English holidaymakers will be able to visit Spain, Italy, France and Germany without having to quarantine for 14 days on their return and travel restrictions on up to 60 other countries and territories are also set to be lifted.
The government’s rule change will come into effect on 10 July with the transport secretary, Grant Shapps, describing it as a major step in “reopening the nation”.
The full list of countries is due to be released at lunchtime on Friday.
The government had hoped for a UK-wide approach but the announcement for England-only exemptions comes after days of rows with the Scottish first minister, Nicola Sturgeon, and suggests the two governments were unable to hammer out an agreement.
The devolved nations are due to set out their own rules at a later date.
The Foreign Office’s current advice against non-essential travel worldwide will be updated, preparing the way for people to travel without quarantine restrictions from next Friday. It is expected to include the majority of EU nations as well as Turkey.
A risk assessment on selected destinations has been conducted by the Joint Biosecurity Centre, in consultation with Public Health England and the chief medical officer, Chris Whitty.
Experts have considered the prevalence of coronavirus, the number of new cases and potential trajectory of the disease in the destinations.
All passengers, except those on a small list of exemptions, will still be required to provide contact information on arrival in the UK.
“Today marks the next step in carefully reopening our great nation. Whether you are a holidaymaker ready to travel abroad or a business eager to open your doors again, this is good news for British people and great news for British businesses,” Shapps said.
“The entire nation has worked tirelessly to get to this stage, therefore safety must remain our watchword and we will not hesitate to move quickly to protect ourselves if infection rates rise in countries we are reconnecting with.”
Greece was among the countries the government wanted to set up a so-called “air-bridge” with last Friday but it announced it was banning all flights from the UK until 15 July because of concerns over the UK’s level of coronavirus cases. It is unclear whether it will make the list announced on Friday.
The government is advising that anyone planning holidays or overseas travel should always check the latest foreign office travel advice and whether there are any self-isolation measures in place for their outbound or return journey.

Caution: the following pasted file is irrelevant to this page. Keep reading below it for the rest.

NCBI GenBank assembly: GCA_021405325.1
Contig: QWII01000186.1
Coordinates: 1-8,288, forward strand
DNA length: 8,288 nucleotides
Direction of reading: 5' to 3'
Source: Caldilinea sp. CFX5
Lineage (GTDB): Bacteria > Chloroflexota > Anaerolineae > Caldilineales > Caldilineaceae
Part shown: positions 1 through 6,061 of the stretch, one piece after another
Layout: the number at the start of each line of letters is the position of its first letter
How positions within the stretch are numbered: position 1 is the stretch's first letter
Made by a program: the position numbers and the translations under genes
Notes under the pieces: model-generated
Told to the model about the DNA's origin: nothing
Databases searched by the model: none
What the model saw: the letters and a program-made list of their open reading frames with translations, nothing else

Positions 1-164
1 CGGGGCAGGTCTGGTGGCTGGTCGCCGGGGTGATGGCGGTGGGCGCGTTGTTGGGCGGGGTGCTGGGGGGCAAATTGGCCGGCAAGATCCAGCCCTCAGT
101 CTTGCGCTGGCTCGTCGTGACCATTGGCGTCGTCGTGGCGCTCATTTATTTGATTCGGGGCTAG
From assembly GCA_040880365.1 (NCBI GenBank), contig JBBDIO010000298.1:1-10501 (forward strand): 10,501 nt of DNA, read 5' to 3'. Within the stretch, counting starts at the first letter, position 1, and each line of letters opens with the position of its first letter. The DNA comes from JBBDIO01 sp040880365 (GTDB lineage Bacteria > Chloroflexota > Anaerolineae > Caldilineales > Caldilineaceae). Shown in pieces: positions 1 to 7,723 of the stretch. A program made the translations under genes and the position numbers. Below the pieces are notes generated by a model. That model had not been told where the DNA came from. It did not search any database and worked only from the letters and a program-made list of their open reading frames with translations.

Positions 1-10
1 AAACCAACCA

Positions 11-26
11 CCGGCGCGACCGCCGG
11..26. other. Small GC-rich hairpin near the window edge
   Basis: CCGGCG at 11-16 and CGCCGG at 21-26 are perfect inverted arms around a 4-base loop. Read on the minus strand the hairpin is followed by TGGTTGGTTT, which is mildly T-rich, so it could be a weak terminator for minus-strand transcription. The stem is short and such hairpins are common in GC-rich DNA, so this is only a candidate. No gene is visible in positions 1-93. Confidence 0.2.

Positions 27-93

The exemptions from self-isolation apply to all modes of international transport, including sea and international rail routes as well as flights.
The Department for Transport said last night that the devolved administrations will set out their own approach to exemptions, and so passengers returning to Scotland, Wales and Northern Ireland should follow the laws and guidance which apply there.
The England-only rules will need further clarity as to what happens to someone who arrives into an English airport without a need to self-isolate but who then must travel to their home in Scotland or Wales, where restrictions might still apply.
The announcement comes as the UK government’s quarantine rules were branded a “fiasco” by union chiefs, who pointed to a week of delays which risked putting jobs in the travel industry at risk.
The government discussed its plan to set up “air-bridges” with a small core of Mediterranean countries on 26 June but on Thursday it emerged the list of countries was likely to be substantially larger.
“The government’s quarantine rules have been a fiasco from the outset,” said Manuel Cortes, the general secretary of the Transport Salaried Staffs’ Association.
“The fact is we did not stop people coming into our country when our infection rates were very high. Then, in early June, [home secretary] Priti Patel introduced a blanket quarantine period for all arrivals when many countries had, by this point, done a far better job than our government at controlling the spread of the virus.”
On Wednesday night, the health secretary, Matt Hancock, was dispatched to try to smooth over the proposal with Scotland, which had expressed reservations, but just hours later Shapps blamed Sturgeon for holding up progress.
In transport questions in the Commons, Shapps said the devolved administrations needed to “get onboard” so the policy could be announced.
Sturgeon insisted Scotland had not been adequately consulted and that the UK’s position had changed three times in the previous 24 hours. She said the idea Scotland was responsible for delays was “completely unfounded”.
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